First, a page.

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Is Vodafone's Station Future of Fixed Mobile Convergence?

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Vodafone, one of the largest phone companies in the world, has been slowly buying (and rolling out) fixed-line broadband services across Europe in preparation for fixed mobile convergence. The company’s plans became more concrete last week when it released a new FMC box developed in partnership with Huawei. The device, called Vodafone Station, is essentially a switch/router for ADSL2+ service that can be shared via Fixed Ethernet or Wi-Fi across the home. It also has a removable USB key that allows adds 3G (UMTS/HSPA) service to the box.

When turned on, the Station uses the HSPA to connect to the Vodafone network, allows folks to sign up for a DSL connection, and allows seamless switching to Vodafone’s service. It allows you to make calls from the fixed network, without using the mobile network. The mobile (3G) connection is used for providing data backup when the DSL line stops working or needs provisioning.The box, which is currently available only in Italy, is eventually going to be released across Vodafone’s footprint. We first wrote about their plans back in September 2007.

While it isn’t explicitly a femtocell solution and restricts itself to being a fixed broadband enabler, it is not hard to imagine its future uses. In the U.S., T-Mobile has offered similar service for voice calls, piggy-backing on other people’s broadband connections. It’s only a matter of time before other service providers introduce something similar to this device as well.

AT&T, which is soon going to be pushing a 3G version of the iPhone, will be a good candidate for offering similar boxes. Such a device helps them overcome coverage issues, and at the same time takes a load off their wireless backhaul network. More importantly, it makes it easy enough for them to sell a bundled service and take market share away from cable companies. When viewed through that prism you can understand why the honchos at AT&T are always talking about wireless, and why cable companies are ready to spend billions to go wireless.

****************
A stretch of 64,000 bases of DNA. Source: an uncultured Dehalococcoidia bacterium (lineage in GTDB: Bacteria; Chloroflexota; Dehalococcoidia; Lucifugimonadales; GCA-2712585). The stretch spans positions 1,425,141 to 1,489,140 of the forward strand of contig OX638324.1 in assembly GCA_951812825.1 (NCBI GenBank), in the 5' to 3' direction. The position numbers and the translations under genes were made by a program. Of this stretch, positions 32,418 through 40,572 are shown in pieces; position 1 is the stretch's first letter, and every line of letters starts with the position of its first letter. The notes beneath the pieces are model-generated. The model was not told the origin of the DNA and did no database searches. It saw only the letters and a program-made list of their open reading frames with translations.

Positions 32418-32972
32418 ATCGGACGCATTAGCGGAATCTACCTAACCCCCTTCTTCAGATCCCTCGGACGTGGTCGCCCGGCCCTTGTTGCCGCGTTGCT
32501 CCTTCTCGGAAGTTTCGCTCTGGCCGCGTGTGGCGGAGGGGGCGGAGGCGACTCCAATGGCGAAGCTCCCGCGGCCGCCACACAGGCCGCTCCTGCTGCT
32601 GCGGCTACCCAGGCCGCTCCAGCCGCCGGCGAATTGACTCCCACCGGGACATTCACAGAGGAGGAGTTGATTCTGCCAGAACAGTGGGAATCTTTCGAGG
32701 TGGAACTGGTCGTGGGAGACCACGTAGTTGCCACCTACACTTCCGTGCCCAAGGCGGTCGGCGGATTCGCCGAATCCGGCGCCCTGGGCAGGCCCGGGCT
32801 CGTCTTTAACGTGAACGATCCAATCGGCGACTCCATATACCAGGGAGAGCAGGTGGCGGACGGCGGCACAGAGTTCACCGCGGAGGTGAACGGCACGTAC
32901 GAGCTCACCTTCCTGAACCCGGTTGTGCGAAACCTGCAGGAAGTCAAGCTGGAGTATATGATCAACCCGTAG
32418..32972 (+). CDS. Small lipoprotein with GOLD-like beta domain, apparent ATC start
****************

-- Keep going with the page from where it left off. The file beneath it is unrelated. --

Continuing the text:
20 Responses to “Is Vodafone's Station Future of Fixed Mobile Convergence?”

  1. Dimitrios Matsoulis

    In many European countries Vodafone has to pass via local fixed lines of others, something which makes an FMC box a not-so-attractive proposition as it involves double billing. Here in Greece OTE starts to produce some results combining its fixed, Internet and 3G ssrvices but it is still early to say how well it works.
    What we are seriously lacking is serious data contracts. Currently Vodafone tops out at 5GB per month, not very good for many users and much worse than competitors Wind and Cosmote. With all the mobile devices coming out very very soon it is good wireless we need more than anything else.

  2. Om,

    Just a clarification, this is not a femtocell product like ip.Access or Ubiquisys. Femtocells use a local UMTS/HSPA radio to make a 3G mobile phone work better indoors. Femtos use the fixed network (DSL) for WAN/backhaul.

    The Vodafone Station is using the HSPA radio for a WAN connection. This is really to make Vodafone’s HSPA laptop data service work better for subscribers when they are at home. It uses Wi-Fi as the local radio, not HSPA.

    The Station is an interesting box, but it isn’t a femtocell.

  3. @ Curtis

    I could not agree more. I think we are beginning to see some interesting things happen in Wireless and we are going to see more such devices. Hopefully we will be able to talk about this in our forthcoming conference, Mobilize in August 08

  4. Om,

    I’ve expected this transition for some time. In fact, the Vodafone Station is a different solution to the same problem of indoor reception being addressed by the likes of IP.Access and Ubiquisys with their femtocell solutions. I think the evolution to broadband wireless indoors combined with broadband wireless outdoors (wimax and LTE) presents HUGE opportunities for increasing ARPU for wireless carriers. Conversely (sp?), I think the cable operators are in deep trouble given the pending fixed mobile convergence.

    Great post and exciting times in wireless.